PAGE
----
Orange is one of the most vibrant colours there is. It's a combination of red and yellow and appears between these two colours on the colour spectrum or wheel, so naturally it shares some common attributes with those colours. Orange denotes energy, warmth, tropical fruit and of course the sun. Orange however has a bit less intensity or aggression than red and is calmed down by the lighter and more cheerful yellow.
As a warm colour orange is a stimulant — it stimulates the emotions and even the appetite so its a great colour to use for restaurants and cafes. Orange can be found in nature in the changing leaves of Autumn, Halloween is about orange with its pumpkins; the setting sun is all about rich warm oranges, and the skin and meat of citrus fruit especially, well, oranges!
Orange represents the changing of seasons so in that sense it is a colour on the edge, its the colour of change between the heat of summer with brighter, bolder oranges and yellow oranges and the cooling down to winter with warmer burnt oranges and red oranges.
If you want to get noticed without screaming look at me, then consider the colour orange — it demands attention without the brashness of reds or the glitter of metallic's.Softer oranges like peach are more soothing. The peachy oranges are less flamboyant than their redder cousins but they're still energetic hues.
In keeping with its transitional appearance in nature, you might use shades of orange to indicate transition or a bridge between two opposing factors.
How to use Orange with Other Colours:
While Orange and Black are traditionally Halloween colours, orange is out standing when teamed with its complimentary colour Blue. Putting Orange together with reds and yellows can be a fiery hot combination or, in quieter shades, a fresh, fruity experience. It becomes tropical when teamed with greens.Its not a good idea to mix it with Pink however unless you want to recreate a vibrating, 60s psychedelic look.Try adding a hint of orange with a rich purple or vice versa with lots of yellow or white for an interesting combination.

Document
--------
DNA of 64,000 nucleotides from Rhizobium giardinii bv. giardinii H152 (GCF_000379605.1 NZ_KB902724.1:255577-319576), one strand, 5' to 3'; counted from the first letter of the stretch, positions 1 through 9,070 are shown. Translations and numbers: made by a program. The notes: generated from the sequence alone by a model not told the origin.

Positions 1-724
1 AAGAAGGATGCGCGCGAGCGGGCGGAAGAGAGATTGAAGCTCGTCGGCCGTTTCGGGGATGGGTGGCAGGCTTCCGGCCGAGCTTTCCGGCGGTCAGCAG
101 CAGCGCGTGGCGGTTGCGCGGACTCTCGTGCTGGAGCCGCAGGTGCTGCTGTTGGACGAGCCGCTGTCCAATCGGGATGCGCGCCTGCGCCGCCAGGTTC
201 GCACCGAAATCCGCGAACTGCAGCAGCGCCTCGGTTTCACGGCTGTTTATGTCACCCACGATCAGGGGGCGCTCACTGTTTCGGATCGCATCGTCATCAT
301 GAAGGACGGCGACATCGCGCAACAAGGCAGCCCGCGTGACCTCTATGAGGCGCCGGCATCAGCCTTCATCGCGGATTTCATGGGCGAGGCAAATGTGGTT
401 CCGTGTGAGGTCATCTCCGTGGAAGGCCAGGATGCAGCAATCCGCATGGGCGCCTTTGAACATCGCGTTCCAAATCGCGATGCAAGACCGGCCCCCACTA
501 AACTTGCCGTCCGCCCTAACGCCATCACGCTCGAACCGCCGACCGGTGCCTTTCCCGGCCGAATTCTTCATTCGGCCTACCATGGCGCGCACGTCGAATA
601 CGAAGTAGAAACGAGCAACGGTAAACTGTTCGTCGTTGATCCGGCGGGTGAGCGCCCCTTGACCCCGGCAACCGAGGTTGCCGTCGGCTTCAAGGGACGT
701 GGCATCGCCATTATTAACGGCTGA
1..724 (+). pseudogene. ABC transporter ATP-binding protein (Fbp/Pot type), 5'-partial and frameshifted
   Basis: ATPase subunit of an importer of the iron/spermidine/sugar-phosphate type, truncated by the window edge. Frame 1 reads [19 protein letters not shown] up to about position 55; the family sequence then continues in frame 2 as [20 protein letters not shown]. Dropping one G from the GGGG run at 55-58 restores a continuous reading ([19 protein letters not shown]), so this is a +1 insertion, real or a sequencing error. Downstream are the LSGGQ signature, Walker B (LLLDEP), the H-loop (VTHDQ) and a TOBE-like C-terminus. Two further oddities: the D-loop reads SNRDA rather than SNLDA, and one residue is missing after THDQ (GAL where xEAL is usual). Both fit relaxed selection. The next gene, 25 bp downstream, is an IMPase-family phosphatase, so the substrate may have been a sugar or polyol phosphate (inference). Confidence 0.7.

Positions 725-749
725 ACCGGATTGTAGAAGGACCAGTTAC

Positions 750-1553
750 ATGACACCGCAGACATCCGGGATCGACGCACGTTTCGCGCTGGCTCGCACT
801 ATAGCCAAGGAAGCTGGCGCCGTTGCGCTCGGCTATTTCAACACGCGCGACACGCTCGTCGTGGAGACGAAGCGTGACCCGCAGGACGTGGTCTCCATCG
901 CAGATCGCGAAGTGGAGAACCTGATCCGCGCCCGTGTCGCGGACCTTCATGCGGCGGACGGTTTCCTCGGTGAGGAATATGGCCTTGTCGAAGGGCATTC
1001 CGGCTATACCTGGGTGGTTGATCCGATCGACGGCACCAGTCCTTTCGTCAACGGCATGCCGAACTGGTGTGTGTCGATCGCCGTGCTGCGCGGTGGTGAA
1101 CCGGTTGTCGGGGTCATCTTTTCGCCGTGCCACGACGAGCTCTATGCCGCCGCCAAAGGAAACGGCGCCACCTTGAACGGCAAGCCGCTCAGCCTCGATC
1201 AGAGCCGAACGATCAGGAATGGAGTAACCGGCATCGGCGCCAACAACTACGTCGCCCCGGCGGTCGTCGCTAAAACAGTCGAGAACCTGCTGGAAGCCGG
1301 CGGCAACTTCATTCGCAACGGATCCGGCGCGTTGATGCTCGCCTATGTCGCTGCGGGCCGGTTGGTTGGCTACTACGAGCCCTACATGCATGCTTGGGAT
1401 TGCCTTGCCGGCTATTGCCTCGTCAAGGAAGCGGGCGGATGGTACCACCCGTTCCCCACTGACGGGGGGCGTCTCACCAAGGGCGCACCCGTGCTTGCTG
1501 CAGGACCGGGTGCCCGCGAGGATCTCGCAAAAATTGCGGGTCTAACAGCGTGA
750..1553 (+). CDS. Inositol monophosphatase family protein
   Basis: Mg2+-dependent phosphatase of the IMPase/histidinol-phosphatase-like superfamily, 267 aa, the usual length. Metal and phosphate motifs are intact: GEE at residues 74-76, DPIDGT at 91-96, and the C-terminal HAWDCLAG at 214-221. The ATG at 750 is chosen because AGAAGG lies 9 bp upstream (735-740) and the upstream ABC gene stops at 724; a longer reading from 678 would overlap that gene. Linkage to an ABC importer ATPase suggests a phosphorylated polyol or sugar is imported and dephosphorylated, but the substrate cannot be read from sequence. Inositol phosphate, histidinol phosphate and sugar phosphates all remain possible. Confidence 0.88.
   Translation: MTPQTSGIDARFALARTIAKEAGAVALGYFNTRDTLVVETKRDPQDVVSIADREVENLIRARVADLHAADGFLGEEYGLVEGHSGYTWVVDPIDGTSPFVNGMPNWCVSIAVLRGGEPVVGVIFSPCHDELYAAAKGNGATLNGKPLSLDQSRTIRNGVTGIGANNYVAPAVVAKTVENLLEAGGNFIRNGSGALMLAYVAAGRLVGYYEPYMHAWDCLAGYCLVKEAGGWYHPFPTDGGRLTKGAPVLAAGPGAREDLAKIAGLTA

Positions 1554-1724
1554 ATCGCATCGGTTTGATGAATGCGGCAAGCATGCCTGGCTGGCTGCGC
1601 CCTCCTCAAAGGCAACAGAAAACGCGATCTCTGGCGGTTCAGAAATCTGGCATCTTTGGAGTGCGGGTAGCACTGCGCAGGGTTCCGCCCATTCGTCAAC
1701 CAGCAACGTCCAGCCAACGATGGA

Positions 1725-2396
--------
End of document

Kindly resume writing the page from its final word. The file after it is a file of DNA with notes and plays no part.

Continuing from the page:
Other shades of the colour orange include pumpkin, gold, flame, copper, brass, apricot, peach, citrus and tangerine.
The complementary colour to orange is actually azure blue, which is a slightly more greenish blue than blue blue. Orange pigments are largely in the ochre or cadmium families, and absorb mostly blue light.
Burnt orange which has darker brown overtones was really popular in the 1970s especially in interior design, and in often associated by the media with this period. When we think about hair colour, its really burnt orange we are talking about when we discuss a 'redhead' as its not actually red at all.
Did you know that Orange is often quoted along with Purple and Silver as a word that doesn't rhyme with any other word in the English language? However, the Oxford Rhyming Dictionary does show both Orange and Silver have half-rhymes (such as lozenge with orange and salver with silver).
Underpainting your work with orange can give it a fabulous warm glow to the finished artwork however avoid it for using under skin tones when painting people.
And while you’re here - Touching on Colour Mixing
Posted: Thursday 11 February 2010